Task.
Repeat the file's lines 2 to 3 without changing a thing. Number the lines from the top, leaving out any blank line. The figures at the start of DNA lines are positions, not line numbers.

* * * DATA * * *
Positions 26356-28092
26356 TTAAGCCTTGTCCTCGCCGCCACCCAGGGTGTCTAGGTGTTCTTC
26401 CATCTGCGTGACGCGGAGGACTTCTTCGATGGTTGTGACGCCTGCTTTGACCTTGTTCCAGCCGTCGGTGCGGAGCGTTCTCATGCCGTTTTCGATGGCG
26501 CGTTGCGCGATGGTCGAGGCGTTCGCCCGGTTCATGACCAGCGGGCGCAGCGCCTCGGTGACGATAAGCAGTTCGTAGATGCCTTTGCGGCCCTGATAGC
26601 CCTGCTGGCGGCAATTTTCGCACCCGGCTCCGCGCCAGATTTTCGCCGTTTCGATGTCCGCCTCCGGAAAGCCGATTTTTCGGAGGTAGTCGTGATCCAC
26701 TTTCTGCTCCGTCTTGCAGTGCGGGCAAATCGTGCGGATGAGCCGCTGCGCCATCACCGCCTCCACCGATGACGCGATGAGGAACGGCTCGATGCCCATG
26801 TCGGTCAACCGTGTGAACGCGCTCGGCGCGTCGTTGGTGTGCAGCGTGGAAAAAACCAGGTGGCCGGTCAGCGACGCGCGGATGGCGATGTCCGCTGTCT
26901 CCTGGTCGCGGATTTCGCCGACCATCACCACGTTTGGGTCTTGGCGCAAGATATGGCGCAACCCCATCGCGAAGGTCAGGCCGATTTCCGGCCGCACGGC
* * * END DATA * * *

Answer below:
26356 TTAAGCCTTGTCCTCGCCGCCACCCAGGGTGTCTAGGTGTTCTTC
26401 CATCTGCGTGACGCGGAGGACTTCTTCGATGGTTGTGACGCCTGCTTTGACCTTGTTCCAGCCGTCGGTGCGGAGCGTTCTCATGCCGTTTTCGATGGCG